A short review of something I have watched:
Having announced that I have watched something on the BBC, I should elaborate a little. It's a short elaboration rather than a fully-fledged review. I binge-watched Normal People. Adolescent drama appeals to my infantile personality.
I haven’t read Sally Rooney’s book - it doesn’t sound like the kind of book I would enjoy, but the visual appeal of this television production was indeed compelling. (I understand an outside production company produced it, not the Beeb itself)
Personally, I thought the (famously choreographed) sex scenes were over-prolonged and repetitive, but even so, were tolerable as long as no embarrassing older or younger persons were in the room while it was on.
James Marriot’s lyrical review in The Times (£) is empathetic, unlike Zoe Strimpel’s grumpy critique in UnHerd, but she did rather sum it up when she said: “Marianne’s fringe and charcoaled eyes, along with her delicately picked-out clavicles and hip-bones, quite often steal the limelight.”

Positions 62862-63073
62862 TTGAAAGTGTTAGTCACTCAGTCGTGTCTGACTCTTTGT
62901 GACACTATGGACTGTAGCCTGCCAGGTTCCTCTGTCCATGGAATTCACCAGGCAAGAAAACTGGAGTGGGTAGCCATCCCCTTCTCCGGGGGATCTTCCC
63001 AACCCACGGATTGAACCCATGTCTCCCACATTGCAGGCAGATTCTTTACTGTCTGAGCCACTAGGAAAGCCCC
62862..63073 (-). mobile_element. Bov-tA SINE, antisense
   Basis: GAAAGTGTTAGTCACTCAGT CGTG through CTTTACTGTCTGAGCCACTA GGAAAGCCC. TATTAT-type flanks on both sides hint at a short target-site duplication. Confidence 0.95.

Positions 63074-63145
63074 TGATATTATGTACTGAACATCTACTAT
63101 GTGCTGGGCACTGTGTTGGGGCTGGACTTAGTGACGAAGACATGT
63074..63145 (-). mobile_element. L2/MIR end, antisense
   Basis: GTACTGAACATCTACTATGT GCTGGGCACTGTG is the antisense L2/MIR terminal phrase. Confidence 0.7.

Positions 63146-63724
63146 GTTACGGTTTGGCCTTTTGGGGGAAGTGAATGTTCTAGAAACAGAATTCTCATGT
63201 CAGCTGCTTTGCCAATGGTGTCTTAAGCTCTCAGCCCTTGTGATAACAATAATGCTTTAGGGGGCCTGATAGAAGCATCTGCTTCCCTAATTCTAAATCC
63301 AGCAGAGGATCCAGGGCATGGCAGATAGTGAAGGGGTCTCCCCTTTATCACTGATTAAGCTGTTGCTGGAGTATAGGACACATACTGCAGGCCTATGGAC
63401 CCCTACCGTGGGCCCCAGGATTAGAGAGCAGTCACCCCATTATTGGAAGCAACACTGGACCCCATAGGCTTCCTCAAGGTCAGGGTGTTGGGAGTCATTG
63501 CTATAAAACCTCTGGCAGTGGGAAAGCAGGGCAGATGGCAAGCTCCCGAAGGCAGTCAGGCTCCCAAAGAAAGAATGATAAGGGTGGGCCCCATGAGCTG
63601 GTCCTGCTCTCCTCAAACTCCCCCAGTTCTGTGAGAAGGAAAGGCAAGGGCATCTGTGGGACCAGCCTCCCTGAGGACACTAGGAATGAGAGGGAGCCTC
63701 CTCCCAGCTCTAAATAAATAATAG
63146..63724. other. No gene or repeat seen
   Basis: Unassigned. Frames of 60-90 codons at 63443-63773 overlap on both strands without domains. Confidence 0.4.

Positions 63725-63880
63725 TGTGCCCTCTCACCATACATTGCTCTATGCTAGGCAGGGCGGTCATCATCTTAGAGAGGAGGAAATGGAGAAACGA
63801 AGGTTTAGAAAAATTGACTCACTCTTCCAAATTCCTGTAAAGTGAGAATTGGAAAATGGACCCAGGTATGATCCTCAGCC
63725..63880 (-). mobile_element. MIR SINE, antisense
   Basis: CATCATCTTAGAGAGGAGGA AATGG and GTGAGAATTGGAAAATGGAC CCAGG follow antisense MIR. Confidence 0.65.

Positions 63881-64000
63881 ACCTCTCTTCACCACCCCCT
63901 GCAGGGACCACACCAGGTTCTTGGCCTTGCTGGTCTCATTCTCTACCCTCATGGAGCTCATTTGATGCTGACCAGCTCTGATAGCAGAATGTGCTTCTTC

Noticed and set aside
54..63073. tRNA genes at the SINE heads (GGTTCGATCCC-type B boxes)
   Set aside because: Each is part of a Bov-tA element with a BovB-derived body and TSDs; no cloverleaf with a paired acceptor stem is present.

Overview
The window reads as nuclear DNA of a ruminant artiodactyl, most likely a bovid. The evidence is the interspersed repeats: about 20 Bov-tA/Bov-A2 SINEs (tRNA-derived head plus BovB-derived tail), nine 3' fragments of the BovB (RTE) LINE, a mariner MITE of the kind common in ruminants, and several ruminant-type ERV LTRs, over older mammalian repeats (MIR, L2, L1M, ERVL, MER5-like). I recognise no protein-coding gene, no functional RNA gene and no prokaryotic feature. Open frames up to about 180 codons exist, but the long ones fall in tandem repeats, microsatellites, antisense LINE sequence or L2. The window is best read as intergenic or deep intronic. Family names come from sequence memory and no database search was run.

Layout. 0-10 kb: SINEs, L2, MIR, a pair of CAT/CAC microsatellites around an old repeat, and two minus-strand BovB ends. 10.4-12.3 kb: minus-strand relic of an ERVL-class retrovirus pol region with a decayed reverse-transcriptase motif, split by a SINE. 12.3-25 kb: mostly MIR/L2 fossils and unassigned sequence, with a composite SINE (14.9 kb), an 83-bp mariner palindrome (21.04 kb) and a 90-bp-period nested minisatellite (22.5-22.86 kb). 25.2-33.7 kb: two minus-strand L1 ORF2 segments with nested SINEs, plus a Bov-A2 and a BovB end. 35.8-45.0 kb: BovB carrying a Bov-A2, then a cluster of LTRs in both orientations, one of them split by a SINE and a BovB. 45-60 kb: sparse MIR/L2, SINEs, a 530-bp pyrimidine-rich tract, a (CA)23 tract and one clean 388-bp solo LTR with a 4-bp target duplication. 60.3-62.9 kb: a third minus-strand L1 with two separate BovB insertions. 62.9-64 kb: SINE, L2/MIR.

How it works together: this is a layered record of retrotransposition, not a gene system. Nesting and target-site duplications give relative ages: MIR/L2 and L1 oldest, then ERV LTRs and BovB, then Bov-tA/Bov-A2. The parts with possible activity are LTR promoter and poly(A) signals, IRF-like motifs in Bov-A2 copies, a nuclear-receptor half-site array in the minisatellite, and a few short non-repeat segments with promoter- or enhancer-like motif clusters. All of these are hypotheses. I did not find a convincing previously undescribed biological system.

For me it was not so much the charcoaled eyes, (which weren’t always charcoaled by the way) and her hip-bones (I didn’t actually notice them) that stole the limelight, but the beauty of the actress who played her (Daisy Edgar-Jones, since you ask) that not only stole the limelight but stole the whole production; that and the lighting and the visuals in general. The story itself became quite dull and annoying with its stop-start-and-back-to-square-one-again of the couple’s relationship.
Perhaps the book attempted to explain the somewhat incongruous persona of Connell’s mother. In this production she was an articulate, libertarian, slightly intellectual bohemian with a loving, warm-hearted nature; oh, and a cleaner. Marianne’s mother, on the other hand, was cold. Her brother was a jealous, vicious bully and her father impliedly far worse, which accounted for our heroine’s ‘damaged’, insecure personality.
Not to worry. The visuals were captivating. No wonder it was such a hit. It even has its own Twitter timeline.